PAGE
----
Key Elements of Visual Aids


 SIMPLICITY - Keep it simple. Your goal is to show what you cannot say. Remember that you have to be able to manage the visual aid and the speech. Do not be overcome by trying to run a multi-media presentation. This is a speech, not a lecture.


 SIZE - Visual aids must be large enough for your whole audience to see them at the same time. Handouts do not work as the audience’s focus shifts from you to what you have given them. They also create buzz and distraction as they are handed around.


 ATTRACTIVENESS - Visual aids must be visually interesting and recognizable in order to accomplish their effect. Poorly executed visual aids serve only to diminish your credibility as a speaker. All visual aids need to be “set up.” Do not expect that we will know what we’re looking at or what the context is. If their purpose could be interpreted in several ways, tell us why you are showing it to us. Video clips, photos, charts and graphs all need to be introduced and explained. Context is important.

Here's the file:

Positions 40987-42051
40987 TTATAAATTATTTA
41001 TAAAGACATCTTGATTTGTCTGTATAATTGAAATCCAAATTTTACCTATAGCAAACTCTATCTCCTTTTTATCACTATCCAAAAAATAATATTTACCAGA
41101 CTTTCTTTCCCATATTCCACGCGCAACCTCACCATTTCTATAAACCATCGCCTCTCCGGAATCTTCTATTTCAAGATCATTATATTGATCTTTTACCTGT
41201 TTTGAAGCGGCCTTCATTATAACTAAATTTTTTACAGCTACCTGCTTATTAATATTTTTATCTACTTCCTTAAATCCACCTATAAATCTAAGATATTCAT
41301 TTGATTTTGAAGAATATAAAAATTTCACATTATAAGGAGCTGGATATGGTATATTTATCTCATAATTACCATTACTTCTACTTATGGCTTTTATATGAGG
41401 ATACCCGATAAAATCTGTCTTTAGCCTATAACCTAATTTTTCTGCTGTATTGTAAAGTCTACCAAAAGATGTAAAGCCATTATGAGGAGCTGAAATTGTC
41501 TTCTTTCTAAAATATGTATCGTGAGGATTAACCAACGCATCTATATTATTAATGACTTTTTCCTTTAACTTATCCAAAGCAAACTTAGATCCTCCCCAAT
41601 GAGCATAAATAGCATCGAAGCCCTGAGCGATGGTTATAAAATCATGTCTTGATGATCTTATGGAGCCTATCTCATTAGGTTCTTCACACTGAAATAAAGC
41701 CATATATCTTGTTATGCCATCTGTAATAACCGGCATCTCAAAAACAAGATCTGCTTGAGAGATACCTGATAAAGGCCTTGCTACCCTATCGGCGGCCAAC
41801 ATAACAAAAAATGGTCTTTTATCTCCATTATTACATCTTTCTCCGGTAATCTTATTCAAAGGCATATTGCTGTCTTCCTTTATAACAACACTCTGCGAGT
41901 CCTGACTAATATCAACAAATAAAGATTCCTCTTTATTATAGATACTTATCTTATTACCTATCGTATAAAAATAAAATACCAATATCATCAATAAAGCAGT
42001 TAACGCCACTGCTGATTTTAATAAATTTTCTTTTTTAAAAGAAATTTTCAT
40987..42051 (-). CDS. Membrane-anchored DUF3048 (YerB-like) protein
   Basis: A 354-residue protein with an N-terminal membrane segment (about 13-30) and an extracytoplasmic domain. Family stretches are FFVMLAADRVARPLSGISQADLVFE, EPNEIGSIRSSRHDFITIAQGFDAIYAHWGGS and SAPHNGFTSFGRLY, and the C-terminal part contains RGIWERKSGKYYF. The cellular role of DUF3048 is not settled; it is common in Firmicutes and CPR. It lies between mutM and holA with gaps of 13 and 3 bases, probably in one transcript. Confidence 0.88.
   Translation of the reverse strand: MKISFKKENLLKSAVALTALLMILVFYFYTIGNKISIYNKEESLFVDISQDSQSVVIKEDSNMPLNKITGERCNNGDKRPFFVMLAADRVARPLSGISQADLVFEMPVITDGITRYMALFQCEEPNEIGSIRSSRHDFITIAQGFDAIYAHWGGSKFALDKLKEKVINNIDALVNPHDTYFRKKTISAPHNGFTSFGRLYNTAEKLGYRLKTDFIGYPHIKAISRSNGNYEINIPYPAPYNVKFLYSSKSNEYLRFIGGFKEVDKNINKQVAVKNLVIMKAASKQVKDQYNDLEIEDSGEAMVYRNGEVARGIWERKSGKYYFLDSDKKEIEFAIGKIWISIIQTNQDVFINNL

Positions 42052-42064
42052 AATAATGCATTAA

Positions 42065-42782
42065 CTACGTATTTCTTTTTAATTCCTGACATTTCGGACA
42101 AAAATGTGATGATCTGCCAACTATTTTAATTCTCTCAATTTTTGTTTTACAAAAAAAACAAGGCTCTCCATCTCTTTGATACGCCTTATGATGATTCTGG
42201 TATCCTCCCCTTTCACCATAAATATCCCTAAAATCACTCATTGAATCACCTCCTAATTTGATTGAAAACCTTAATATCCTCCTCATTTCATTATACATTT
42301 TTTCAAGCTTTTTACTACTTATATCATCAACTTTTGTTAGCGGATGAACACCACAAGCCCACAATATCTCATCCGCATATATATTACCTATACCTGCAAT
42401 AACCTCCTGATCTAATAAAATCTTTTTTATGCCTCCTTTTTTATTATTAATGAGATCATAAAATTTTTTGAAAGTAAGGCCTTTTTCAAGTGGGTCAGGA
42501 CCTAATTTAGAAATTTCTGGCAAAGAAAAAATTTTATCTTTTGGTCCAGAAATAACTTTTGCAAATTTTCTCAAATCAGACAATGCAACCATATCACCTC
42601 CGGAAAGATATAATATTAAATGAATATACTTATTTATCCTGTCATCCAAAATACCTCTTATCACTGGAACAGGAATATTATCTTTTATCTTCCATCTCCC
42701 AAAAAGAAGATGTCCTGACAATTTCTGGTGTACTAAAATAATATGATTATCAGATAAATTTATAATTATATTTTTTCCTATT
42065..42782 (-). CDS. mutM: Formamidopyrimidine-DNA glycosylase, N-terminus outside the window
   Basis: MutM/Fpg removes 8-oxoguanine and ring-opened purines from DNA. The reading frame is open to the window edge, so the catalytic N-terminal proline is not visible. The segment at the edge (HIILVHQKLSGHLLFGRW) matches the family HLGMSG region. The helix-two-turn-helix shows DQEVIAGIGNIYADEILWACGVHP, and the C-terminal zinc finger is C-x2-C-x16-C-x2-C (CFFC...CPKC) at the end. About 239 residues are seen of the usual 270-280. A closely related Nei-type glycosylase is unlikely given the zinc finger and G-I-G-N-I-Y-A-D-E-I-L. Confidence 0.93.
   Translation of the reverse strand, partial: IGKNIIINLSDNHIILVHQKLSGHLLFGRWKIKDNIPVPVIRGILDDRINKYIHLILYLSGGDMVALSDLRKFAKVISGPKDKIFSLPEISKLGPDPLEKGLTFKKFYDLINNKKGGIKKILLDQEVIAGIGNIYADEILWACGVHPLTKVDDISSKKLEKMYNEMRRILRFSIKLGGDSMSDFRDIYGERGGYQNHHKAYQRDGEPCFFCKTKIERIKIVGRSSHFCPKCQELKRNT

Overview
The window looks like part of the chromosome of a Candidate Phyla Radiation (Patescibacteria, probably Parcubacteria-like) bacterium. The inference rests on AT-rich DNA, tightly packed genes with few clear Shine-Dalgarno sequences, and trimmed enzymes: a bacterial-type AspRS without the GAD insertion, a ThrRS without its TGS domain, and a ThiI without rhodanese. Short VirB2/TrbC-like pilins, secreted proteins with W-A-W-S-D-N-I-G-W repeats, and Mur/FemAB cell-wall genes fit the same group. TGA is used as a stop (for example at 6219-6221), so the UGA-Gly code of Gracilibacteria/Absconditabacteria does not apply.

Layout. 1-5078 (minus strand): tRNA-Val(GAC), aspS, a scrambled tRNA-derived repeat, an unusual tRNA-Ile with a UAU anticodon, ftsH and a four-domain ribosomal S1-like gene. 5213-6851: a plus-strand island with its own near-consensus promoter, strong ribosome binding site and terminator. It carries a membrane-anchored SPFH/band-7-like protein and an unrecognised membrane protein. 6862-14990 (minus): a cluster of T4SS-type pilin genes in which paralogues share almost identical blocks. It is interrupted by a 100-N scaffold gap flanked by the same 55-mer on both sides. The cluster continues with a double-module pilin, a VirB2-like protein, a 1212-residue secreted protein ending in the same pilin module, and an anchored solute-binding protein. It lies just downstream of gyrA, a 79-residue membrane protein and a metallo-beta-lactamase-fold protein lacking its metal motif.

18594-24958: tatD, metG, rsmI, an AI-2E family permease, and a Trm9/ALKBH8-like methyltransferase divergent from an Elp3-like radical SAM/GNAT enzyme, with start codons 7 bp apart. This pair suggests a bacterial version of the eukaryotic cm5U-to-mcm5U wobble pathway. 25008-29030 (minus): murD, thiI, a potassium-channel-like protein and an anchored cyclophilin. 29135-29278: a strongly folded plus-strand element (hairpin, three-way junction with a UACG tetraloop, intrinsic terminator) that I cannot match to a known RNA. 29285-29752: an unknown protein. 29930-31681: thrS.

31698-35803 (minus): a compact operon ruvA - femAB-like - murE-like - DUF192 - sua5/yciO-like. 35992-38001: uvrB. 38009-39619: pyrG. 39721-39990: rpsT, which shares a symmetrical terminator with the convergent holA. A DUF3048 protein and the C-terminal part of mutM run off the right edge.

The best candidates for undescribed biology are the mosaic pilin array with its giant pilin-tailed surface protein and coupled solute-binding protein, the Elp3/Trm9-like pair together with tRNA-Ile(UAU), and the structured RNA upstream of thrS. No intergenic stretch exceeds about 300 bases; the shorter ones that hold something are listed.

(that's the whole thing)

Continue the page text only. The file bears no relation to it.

APPROPRIATENESS - Remember your audience and your purpose. Even very attractive and professional visual aids that do not relate well to your topic are unsuccessful for your purpose. Remember also, the class’ makeup and likely level of sensitivity. Cultural, gender, and ethnic sensitivity are important traits for successful speakers to develop and practice.


 RELIABILITY - Almost all visual aids require some degree of practice and compatibility. If you are using classroom electronic equipment for your visual aid, make sure that your media is compatible and that you know how to work the equipment AHEAD OF YOUR SPEECH DAY. Make sure that your media will run on our computer.


Videos, DVDs, and Power Point slides, all need to be cued and set up before you speak. Your Visual Aid must be ready when you need it, or its effect and your credibility as a speaker will suffer.


TYPES - Visual aids can be: 1. Charts, 2. Graphs, 3. Representations, 4. Objects, 5. Models, and 6. People.